Worst Drivers By State – 2017

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Here's what you need to know...
  • With 35,092 in 2015, traffic fatalities are on the rise in the U.S.
  • Driving on U.S. public roads is more dangerous today than ever
  • America has more fatal crashes than any other wealthy nation
  • Our study involves 51 locations ranked by five main categories
  • Learn where the worst drivers live and what they’re doing wrong

No matter how expensive or safe your vehicle, no matter where you’re sitting in the car,

NO ONE is invincible on the road.

It just takes one wrong move from one driver for everything in your life to come to a crashing halt before your eyes.

No amount of fame or wealth will protect you either. Princess Diana, James Dean, Paul Walker, Grace Kelly, and even professional race car driver Dale Earnhardt all had their lives cut short in fatal traffic collisions.

In the U.S. in 2015, 35,092 people died in crashes that involved 48,923 vehicles, costing about $242 billion. This was a 7.2 percent increase from the previous year and the highest number of traffic deaths in America since 2008.

The sad reality is that driving on U.S. public roads today is far more dangerous than ever before. There’s no excuse for it! America has more traffic deaths than any of the other 19 countries at our income level.

Here’s what we cover:

The 10 States with the Worst Drivers

Read on to discover where the worst drivers live and what destructive decisions they are making behind the wheel. Learn from their mistakes, before you too do something you can never take back.

#10 – North Dakota

Best Ranking: Careless Driving – 43rd
Worst Ranking: Drunk Driving – 2nd

Not only has North Dakota been on our Worst Drivers Top 10 every year since 2013, but it has wobbled between the ghastly first and second place for the state with the drunkest drivers those four consecutive years.

Over 46 percent of the tragic traffic deaths that happen here involve a driver who isn’t in a physical state to be operating any sort of machinery, let alone a vehicle on a public road.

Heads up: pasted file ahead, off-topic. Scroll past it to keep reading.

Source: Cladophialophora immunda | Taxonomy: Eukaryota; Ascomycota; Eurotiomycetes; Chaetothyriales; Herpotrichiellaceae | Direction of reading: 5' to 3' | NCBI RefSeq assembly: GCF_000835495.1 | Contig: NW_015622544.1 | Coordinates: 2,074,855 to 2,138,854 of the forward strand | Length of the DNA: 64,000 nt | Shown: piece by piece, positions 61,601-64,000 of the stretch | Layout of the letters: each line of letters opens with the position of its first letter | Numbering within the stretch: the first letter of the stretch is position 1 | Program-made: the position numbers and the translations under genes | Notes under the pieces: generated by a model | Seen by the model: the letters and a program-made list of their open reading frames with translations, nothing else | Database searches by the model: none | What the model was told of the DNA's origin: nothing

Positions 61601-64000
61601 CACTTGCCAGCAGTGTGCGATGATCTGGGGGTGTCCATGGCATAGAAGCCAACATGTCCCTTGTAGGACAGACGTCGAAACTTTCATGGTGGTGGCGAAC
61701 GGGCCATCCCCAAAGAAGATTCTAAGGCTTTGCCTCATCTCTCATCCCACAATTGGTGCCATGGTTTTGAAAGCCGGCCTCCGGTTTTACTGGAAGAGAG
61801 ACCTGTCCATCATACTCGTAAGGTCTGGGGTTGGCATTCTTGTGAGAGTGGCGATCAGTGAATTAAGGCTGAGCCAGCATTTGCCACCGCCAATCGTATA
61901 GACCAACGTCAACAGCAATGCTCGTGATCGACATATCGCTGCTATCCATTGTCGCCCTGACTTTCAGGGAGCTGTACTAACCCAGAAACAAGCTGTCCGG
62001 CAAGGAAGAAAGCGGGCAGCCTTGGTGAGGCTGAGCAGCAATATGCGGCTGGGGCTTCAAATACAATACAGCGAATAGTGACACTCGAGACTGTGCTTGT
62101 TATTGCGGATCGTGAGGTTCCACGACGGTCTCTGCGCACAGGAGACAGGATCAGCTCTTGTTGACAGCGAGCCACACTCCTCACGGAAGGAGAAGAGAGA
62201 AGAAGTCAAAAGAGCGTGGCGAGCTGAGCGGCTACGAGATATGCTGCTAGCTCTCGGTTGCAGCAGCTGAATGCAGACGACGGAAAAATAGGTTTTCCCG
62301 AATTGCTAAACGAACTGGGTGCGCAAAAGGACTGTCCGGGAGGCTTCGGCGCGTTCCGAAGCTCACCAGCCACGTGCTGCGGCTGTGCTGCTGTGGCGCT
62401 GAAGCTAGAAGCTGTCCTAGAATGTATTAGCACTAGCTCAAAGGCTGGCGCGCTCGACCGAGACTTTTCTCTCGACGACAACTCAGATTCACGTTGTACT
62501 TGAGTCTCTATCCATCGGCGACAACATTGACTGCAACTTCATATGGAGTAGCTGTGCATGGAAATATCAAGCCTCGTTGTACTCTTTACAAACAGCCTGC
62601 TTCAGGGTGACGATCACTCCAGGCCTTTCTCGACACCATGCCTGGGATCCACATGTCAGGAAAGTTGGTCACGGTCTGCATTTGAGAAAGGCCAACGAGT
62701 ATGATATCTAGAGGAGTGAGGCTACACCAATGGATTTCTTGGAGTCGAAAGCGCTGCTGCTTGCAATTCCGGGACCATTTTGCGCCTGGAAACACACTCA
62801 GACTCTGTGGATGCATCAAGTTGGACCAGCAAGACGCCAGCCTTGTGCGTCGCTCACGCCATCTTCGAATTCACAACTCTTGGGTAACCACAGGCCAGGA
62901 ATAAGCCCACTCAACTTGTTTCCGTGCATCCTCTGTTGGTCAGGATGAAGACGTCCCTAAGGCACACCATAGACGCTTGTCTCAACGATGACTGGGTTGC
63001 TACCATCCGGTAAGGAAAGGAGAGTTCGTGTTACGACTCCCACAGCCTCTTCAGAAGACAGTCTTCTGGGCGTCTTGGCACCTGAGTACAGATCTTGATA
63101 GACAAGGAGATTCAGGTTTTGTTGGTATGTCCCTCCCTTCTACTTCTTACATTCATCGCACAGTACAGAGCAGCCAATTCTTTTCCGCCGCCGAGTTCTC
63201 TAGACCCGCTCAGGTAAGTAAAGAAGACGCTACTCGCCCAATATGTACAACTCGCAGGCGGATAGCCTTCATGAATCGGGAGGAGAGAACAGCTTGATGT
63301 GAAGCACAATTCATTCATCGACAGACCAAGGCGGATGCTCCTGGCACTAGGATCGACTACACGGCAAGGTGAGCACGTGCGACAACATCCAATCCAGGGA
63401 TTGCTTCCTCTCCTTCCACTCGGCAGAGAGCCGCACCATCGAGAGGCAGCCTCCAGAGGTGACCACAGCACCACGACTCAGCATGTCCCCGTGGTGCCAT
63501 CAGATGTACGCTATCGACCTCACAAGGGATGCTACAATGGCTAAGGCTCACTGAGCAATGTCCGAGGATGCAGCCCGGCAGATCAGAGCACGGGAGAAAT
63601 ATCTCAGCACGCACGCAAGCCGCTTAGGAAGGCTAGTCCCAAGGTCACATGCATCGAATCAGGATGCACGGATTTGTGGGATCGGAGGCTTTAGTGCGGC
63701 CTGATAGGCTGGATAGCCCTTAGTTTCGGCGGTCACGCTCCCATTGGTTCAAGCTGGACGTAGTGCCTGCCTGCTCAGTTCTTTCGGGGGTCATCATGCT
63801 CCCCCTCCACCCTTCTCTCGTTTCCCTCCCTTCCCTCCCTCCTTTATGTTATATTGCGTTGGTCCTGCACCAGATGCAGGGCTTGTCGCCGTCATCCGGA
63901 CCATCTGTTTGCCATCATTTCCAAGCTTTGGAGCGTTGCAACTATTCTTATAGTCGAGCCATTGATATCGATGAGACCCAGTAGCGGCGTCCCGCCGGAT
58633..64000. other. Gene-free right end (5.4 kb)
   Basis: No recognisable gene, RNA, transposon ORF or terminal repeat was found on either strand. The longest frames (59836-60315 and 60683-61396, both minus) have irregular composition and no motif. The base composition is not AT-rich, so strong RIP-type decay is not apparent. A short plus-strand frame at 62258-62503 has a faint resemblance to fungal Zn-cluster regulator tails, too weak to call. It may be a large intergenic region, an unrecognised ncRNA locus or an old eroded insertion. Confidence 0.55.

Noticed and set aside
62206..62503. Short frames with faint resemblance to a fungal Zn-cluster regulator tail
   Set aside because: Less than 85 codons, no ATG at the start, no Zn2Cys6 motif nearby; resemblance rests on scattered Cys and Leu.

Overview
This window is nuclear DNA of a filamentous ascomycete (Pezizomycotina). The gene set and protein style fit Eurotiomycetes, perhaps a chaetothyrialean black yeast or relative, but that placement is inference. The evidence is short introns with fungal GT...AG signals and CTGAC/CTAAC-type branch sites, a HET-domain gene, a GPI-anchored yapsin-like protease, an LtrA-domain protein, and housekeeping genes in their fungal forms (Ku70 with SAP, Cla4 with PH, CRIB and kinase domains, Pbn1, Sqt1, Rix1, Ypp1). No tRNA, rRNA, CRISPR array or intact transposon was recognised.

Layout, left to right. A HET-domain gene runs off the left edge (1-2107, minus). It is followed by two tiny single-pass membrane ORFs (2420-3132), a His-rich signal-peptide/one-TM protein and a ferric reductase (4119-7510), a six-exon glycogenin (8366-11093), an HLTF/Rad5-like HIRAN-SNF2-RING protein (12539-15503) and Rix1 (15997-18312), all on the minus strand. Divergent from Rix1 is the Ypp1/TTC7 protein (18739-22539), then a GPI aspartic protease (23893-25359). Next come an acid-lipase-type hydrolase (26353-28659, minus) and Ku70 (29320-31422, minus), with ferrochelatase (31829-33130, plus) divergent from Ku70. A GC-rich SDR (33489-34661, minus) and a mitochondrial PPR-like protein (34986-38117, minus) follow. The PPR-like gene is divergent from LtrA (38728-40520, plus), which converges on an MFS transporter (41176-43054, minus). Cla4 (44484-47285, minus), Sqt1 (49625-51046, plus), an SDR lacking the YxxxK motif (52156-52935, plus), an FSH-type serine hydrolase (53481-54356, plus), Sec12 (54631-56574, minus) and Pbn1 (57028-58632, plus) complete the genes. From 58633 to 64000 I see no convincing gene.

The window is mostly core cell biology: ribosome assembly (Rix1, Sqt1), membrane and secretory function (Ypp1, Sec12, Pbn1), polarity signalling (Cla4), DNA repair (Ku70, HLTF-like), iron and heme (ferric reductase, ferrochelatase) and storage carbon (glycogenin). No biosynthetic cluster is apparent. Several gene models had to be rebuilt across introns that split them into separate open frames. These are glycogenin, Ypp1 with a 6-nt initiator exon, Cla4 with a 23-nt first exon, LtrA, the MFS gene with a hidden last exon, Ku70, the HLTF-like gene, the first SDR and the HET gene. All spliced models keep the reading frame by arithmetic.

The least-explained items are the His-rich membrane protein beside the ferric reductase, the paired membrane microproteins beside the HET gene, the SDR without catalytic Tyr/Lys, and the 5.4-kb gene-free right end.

It is difficult to be excited about North Dakota’s low Careless Driving rate when 61 of the fatal collisions in this state involved motorists selfishly choosing to drive while impaired by alcohol.

The Peace Garden State needs to wage war on their drunk drivers before more unnecessary deaths occur.

#8 (Tied) – Delaware

Best Ranking: Drunk Driving – 32nd
Worst Ranking: Careless Driving – 1st

Even though Delaware is doing better than 31 areas in our study in the Drunk Driving category, it still had 45 people killed by a driver impaired by alcohol, which equals 45 too many.

Delaware has been on our worst driver list since 2014, and it has always been in the top three for the state with the most careless drivers.

In 2015, a shocking total of 38 Delaware citizens were saving gas and burning calories by walking or biking to their destination when they were struck and killed by a careless motorist.

There is nothing small about the Small Wonder’s driving problems.

#8 (Tied) – North Carolina

Best Ranking: Drunk Driving – 26th
Worst Ranking: Speeding – 7th

North Carolina just barely made it into the better half of the U.S. for Drunk Driving.

The deadly driving trend here is quite concerning with 1,379 traffic fatalities in 2015 (95 more than the previous year), and the fact that the Tar Heel State wasn’t even in the top 10 worst driver list the past three years.

The greatest driving failure in North Carolina is motorists pushing their tarry heels down on the gas pedal exceeding the already steep state average speed limit of 70 mph.

#7 – New Mexico

Best Ranking: Fatality Rate – 28th
Worst Ranking: Careless Driving – 3rd

With a total of 61 pedestrians and pedalcyclists killed by motorists in 2015 alone, New Mexico has far too many careless drivers — the third most in the country!

“‘Pedestrian Hit by a Car’ is not an uncommon headline in New Mexico news.” — Davis Kelin Injury Law Firm